Then will I go in to the altar of God,
the God of my gladness and joy;
Then will I give you thanks upon the harp,
O God, my God!
R.    Hope in God; I will praise him, my savior and my God.

Alleluia

R. Alleluia, alleluia.
The Son of Man came to serve
and to give his life as a ransom for many.
R. Alleluia, alleluia.

Gospel

Once when Jesus was praying in solitude,
and the disciples were with him,
he asked them, “Who do the crowds say that I am?”
They said in reply, “John the Baptist; others, Elijah;
still others, ‘One of the ancient prophets has arisen.’”
Then he said to them, “But who do you say that I am?”
Peter said in reply, “The Christ of God.”
He rebuked them and directed them not to tell this to anyone.

He said, “The Son of Man must suffer greatly
and be rejected by the elders, the chief priests, and the scribes,
and be killed and on the third day be raised.”

 

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Saturday of the Twenty-fifth Week in Ordinary Time

Lectionary: 454

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In the passage from Zechariah, the prophet has a Vision of a man with a measuring cord who is assessing Jerusalem, and the Lord says that he is coming to dwell among them. In today’s Gospel, Jesus predicts his passion a second time. His disciples do not understand what he is saying and are afraid to ask him any more about it.

I am coming to dwell among you, says the Lord. Although the meaning of Jesus’ words in today’s Gospel – that he is to be handed over to men – is obscured for his disciples, we recognize the significance of his suffering, dying, and rising. Jesus came to dwell among us. He destroyed death and gave us his Body and Blood that we might have eternal life with him in heaven. For Pope Francis and the mission of the Church, may God guide his office to build the Kingdom on earth, let us pray to the Lord.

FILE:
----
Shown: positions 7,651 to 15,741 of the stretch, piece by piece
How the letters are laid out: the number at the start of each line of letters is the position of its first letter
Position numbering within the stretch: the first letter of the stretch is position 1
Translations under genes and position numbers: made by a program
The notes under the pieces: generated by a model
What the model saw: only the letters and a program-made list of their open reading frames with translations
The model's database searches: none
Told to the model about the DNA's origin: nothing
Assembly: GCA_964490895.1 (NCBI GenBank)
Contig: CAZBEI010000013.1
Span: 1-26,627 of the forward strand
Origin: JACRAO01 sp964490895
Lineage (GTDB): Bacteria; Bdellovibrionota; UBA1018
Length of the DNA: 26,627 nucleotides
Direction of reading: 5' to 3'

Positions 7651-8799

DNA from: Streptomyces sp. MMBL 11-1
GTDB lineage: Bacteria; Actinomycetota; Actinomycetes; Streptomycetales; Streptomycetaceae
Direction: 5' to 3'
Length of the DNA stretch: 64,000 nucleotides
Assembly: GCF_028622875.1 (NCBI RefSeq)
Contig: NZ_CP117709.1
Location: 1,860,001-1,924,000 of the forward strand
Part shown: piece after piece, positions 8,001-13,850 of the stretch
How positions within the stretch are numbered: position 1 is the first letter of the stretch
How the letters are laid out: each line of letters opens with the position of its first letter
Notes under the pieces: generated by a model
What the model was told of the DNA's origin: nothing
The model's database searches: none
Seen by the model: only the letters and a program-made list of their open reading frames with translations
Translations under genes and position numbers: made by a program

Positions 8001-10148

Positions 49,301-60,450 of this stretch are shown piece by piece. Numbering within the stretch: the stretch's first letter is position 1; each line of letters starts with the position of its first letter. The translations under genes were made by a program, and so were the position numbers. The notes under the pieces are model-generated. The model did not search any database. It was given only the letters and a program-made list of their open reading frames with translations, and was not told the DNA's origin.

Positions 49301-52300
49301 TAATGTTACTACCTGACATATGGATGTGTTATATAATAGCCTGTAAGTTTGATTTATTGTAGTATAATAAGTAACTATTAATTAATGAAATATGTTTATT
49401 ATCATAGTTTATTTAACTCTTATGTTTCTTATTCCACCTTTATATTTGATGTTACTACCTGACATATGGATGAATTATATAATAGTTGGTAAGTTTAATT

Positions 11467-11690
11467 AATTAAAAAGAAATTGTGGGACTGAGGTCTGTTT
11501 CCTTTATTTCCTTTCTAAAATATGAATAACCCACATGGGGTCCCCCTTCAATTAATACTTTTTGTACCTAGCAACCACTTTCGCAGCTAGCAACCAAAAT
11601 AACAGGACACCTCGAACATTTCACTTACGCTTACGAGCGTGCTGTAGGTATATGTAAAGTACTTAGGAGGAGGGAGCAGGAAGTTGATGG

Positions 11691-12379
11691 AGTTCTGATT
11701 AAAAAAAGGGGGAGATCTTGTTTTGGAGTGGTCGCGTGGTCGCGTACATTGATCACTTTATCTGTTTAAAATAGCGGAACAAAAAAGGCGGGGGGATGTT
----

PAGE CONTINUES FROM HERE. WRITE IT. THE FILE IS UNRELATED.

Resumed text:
Reading I

I, Zechariah, raised my eyes and looked:
there was a man with a measuring line in his hand.
I asked, “Where are you going?”
He answered, “To measure Jerusalem,
to see how great is its width and how great its length.”

Then the angel who spoke with me advanced,
and another angel came out to meet him and said to him,
“Run, tell this to that young man:
People will live in Jerusalem as though in open country,
because of the multitude of men and beasts in her midst.
But I will be for her an encircling wall of fire, says the LORD,
and I will be the glory in her midst.”

Sing and rejoice, O daughter Zion!
See, I am coming to dwell among you, says the LORD.
Many nations shall join themselves to the LORD on that day,
and they shall be his people and he will dwell among you.

Responsorial Psalm

R.    (see 10d)  The Lord will guard us as a shepherd guards his flock.
Hear the word of the LORD, O nations,
proclaim it on distant isles, and say: